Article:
A brilliant man, a man of education, with Doctorate Degrees and honors from most major universities, took a sabbatical. He decided to devote as much time as it would take, one year, two years or more, and learn all he could about Jesus. He studied ancient Greek and ancient Hebrew and Aramaic so he could read the earliest texts about Jesus. He studied Ignatius, Justin, Augustine, Aquinas, and all the famous theologians of centuries, always focusing on learning about Jesus. He read the works of modern theologians. He took courses in various foreign languages so he could understand theologians in their original language.

After studying and studying he wrote his own book about Jesus. It was an instant success not just in the academic circles, but in every Christian and even non-Christian Church. The man, the esteemed professor, was called upon to give talks about Jesus to all sorts of different groups, from seminarians to atheists. His lectures always ended with a question and answer period. Usually, there was no one in audience who could ask a question that the brilliant man had not been asked before or for which he did not have an answer at the tip of his tongue.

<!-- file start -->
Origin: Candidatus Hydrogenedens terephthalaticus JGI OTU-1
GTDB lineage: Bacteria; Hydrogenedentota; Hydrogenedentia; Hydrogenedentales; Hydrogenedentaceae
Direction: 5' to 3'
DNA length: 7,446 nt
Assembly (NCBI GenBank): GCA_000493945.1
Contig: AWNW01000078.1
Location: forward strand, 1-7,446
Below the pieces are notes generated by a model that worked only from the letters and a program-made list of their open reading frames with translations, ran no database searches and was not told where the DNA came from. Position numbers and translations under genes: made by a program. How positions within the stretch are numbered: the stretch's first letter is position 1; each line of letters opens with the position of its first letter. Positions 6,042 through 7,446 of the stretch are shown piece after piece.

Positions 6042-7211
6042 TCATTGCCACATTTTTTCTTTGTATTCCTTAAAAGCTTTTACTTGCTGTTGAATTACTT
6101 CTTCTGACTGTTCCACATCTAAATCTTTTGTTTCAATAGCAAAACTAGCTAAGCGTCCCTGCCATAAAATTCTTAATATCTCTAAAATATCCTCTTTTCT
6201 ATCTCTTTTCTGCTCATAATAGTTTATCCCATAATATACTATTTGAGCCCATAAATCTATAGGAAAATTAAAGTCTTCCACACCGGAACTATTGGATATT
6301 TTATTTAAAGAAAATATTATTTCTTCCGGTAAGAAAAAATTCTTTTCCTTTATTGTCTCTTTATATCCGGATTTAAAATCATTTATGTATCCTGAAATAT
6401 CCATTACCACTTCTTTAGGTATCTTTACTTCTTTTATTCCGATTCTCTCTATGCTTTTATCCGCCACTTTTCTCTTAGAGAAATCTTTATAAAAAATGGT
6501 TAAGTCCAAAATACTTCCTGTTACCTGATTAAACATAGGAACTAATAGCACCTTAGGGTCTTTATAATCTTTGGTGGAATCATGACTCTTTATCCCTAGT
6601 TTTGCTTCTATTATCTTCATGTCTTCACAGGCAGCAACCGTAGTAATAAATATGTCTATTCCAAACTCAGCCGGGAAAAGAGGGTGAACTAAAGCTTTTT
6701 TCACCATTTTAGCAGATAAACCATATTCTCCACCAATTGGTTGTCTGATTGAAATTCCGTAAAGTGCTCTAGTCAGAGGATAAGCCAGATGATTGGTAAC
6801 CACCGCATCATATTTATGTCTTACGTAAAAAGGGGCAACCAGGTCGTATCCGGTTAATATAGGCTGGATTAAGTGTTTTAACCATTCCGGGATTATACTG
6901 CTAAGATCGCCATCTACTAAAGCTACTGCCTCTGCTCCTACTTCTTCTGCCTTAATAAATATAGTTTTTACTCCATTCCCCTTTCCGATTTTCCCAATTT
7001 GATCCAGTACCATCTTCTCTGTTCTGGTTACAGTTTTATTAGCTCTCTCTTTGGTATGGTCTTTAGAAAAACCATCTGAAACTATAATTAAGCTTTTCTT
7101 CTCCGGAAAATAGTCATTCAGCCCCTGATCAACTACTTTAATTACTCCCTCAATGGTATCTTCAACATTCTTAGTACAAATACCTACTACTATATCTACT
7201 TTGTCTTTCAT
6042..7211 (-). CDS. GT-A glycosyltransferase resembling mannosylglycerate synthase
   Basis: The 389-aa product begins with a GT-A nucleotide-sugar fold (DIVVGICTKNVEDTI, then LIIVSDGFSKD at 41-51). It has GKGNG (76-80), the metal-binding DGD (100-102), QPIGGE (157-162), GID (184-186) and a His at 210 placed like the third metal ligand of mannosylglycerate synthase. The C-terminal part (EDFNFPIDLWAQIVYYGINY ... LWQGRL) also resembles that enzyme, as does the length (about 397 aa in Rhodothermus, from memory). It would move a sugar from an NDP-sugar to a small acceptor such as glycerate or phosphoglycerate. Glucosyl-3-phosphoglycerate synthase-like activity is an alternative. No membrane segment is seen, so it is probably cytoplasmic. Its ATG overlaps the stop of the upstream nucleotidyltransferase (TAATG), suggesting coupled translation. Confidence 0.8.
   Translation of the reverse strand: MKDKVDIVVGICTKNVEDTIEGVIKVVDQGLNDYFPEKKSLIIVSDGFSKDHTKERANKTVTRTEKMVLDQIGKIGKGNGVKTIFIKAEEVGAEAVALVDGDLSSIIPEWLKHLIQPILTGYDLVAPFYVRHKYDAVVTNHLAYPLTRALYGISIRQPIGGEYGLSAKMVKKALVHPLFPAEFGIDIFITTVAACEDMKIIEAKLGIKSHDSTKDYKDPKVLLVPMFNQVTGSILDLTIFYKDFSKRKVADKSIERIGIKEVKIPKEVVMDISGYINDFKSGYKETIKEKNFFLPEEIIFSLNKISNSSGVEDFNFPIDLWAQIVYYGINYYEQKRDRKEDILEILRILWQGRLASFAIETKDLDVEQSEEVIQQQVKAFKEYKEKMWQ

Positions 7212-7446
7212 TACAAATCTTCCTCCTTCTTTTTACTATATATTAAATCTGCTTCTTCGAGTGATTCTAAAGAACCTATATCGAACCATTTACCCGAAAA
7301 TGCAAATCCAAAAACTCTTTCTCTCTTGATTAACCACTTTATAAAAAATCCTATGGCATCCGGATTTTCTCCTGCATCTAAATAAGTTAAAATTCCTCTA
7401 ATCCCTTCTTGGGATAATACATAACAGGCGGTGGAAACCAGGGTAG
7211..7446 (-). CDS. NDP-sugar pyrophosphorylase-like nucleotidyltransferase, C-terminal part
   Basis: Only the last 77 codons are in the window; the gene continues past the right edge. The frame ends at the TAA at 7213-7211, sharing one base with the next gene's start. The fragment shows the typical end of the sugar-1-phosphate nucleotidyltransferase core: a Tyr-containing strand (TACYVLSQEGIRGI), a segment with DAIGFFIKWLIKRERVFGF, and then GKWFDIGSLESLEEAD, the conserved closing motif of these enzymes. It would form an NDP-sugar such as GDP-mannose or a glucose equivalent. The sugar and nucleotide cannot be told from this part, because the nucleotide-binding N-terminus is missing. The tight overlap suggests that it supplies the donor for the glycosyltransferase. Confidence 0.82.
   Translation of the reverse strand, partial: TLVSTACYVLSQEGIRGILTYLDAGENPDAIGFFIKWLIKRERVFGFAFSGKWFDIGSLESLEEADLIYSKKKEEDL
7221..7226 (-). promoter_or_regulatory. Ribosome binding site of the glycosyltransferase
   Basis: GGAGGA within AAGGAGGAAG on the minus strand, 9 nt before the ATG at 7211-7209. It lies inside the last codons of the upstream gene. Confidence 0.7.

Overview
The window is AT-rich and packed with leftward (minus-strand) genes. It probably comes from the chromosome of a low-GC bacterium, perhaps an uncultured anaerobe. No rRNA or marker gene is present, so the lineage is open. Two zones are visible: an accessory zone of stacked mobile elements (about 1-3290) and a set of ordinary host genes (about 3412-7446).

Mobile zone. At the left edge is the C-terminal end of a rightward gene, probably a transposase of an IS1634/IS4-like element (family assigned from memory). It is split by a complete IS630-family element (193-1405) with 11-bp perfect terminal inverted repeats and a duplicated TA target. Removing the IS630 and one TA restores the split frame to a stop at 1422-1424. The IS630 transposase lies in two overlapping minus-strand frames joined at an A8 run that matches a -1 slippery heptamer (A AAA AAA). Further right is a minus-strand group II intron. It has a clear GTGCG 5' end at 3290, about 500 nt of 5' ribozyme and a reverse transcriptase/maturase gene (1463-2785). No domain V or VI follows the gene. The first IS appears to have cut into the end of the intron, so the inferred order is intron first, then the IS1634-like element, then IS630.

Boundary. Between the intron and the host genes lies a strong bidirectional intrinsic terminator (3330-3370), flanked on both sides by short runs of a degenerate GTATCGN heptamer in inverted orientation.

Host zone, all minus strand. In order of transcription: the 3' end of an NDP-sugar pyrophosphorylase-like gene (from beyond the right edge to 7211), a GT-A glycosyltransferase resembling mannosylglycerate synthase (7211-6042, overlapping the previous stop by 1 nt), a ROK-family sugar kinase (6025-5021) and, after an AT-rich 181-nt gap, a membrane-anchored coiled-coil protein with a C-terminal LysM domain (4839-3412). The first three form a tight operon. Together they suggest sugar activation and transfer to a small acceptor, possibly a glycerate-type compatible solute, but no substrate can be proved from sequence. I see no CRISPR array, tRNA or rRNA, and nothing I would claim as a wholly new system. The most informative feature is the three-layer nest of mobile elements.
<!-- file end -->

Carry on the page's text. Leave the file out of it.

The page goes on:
No one, until an elderly man raised his hand after one lecture. The old man asked: “How is it that someone who has studied as much as you, has learned so little?”

What? What type of an arrogant simpleton would dare question the great scholar, the great professor? After the commotion settled down, the scholar responded, “I am sure that I have much more to learn about Jesus, but why do you feel that I have learned so little?” He had the old man. At least until the man said, “You have Jesus in your head, but you do not have him in your life.”

Knowledge of Christ come from the head, but knowing Christ comes from the heart. His Spirit must be within us. We have to give Him a permission to work in us, to operate in our hearts. Otherwise we will not know our Lord and Redeemer.

And this is the great gift of Pentecost, the solemnity we celebrate today. The Spirit of the Lord has been given to us so that we don’t just know about the Lord, but that we know the Lord.

But, there is something more: After the coming of the Holy Spirit, as we have seen, the disciples did not stay in that room luxuriating in what they had been given. They burst out to tell the world, to announce the Good News.

May the Holy Spirit work in us and through us … May we never oppose the Holy spirit in our lives.